The New York Knicks have a new offense this season, but so far nothing has changed. The team’s bad and the players are grumbling about it.
Veteran shooting guard Courtney Lee has seen a lot. The 32-year-old has been traded five different times and played for seven different teams in ten seasons. He can tell when an offense isn’t working, so when he speaks, it means something.
Following the embarrassing blowout loss to the Celtics on Tuesday Lee took his teammates to task when he criticized their execution and practice habits. Lee was second in scoring on Tuesday with 13 points.
“It was a lot of possessions like a normal eye might not see it, but we messed up on a lot of plays where the ball wasn’t getting delivered on time or one or two guys not being on the same page as far as the playcalling. That’s on us. We’ve got to pay attention more in practice, make sure we execute more when we’re out there…. There’s plays that we go over in practice, if we’re messing up in practice and we’re messing up in games we got to understand these plays and get in those positions to where we’re executing and being sharp. If we miss shots, we miss shots. That’s part of the game. But not being in the right position takes away a shot for your teammates. We got to learn the plays.”
But Lee wasn’t the only Knick to vent following the loss. Tim Hardaway Jr. let loose about the team’s struggles as well; saying the Knicks need to be more careful with the ball and reiterating Lee’s message about execution.
“You guys see it out there,” Hardaway said, per Popper. “It’s no secret. We’re turning the ball over, lackadaisical out there. Nothing seems crisp really. I mean, yeah, that comes with not really that much experience all together, like all these other teams. But at the same time, we can control what we can control—that’s keeping the ball in our hands and executing properly.”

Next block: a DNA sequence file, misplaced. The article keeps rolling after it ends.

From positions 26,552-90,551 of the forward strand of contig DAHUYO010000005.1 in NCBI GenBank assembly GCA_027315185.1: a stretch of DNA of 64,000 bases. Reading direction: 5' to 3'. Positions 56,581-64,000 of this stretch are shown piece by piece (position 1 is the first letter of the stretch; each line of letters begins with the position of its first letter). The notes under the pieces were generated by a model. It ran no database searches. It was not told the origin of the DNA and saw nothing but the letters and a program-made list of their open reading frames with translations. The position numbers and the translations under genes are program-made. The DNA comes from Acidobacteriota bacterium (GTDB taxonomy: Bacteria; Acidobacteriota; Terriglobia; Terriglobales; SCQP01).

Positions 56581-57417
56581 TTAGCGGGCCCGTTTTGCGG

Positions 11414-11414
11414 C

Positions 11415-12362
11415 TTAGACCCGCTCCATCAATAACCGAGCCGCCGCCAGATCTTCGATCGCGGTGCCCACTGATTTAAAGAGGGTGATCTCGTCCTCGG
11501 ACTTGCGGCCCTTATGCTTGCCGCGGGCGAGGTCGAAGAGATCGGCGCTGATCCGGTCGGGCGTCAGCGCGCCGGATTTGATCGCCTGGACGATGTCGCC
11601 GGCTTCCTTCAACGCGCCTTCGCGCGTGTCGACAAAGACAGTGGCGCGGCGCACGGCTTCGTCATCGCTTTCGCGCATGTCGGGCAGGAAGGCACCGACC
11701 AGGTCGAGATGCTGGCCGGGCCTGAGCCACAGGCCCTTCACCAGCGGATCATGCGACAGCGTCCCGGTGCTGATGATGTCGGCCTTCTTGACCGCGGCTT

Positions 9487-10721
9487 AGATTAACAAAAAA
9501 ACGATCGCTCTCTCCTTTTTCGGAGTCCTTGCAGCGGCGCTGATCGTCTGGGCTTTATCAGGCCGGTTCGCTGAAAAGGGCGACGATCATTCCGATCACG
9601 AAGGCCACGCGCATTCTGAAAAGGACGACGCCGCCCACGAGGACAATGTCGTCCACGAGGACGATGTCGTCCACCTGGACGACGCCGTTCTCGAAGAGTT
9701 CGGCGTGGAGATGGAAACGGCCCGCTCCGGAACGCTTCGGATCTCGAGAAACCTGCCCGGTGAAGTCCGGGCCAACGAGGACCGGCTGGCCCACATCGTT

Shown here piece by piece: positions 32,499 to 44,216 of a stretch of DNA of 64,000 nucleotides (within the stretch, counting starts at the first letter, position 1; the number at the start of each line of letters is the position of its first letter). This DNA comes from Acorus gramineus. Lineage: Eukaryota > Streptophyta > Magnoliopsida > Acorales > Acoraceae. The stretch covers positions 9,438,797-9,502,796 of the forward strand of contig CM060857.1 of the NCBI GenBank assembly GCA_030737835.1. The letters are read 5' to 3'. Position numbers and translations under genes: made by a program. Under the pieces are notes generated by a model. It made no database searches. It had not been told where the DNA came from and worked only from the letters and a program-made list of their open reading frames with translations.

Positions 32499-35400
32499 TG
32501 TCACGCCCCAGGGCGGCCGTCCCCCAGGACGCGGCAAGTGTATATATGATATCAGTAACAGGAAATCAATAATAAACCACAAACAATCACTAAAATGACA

Hardaway is also likely upset about his own personal struggles. The $71 million man has been terrible through New York’s first three games. He’s averaging just 9.3 points per game while playing over 30 minutes per game.
He’s shooting 24.3 percent from the field and 22.7 percent from three-point range. Through three games, New York’s starting shooting guard has made nine total field goals.
This new offense was supposed to change things, but the Knicks are last in offensive rating and effective field goal percentage; scoring a pathetic 93.8 points per 100 possessions with a 46.1 eFG%.
It was supposed to be an up-tempo offense. The Knicks are 22nd in pace, last in transition plays by a mile, and 28th in fast break points. Not surprising considering they can’t get any stops. The Knicks are 25th in defensive rating.
But this shouldn’t be a great surprise. This is the Knicks were talking about. They’ve been searching for an offense that worked for decades. Even the great teams of the ’90s that we all loved were built on defense. It’s actually incredible to look back at how little success the Knicks have had offensively as a franchise.
The Knicks have finished in the top ten in offensive rating twice in the past 30 years. Try to let it sink in for a while just how bad the Knicks have been on offense. Good. Now about these two teams that finished in the top ten in offensive rating.
Rick Pitino—yes that Rick Pitino—led the Knicks to a division title and the sixth best offense in 1988-89 behind the efforts of Patrick Ewing and Mark Jackson. Then there was the outlier season of 2012-13. Carmelo Anthony won the scoring title, and the Knicks won the division for the first time since 1993-94.
Since 2012-13, outside of the 2013-14 season, it’s been a nightmare. The Knicks have finished 11th, 29th, 24th, and 18th respectively; and this season isn’t off to a good start.
Not only is the offense atrocious through three games, but the players are complaining too. Same old Knicks.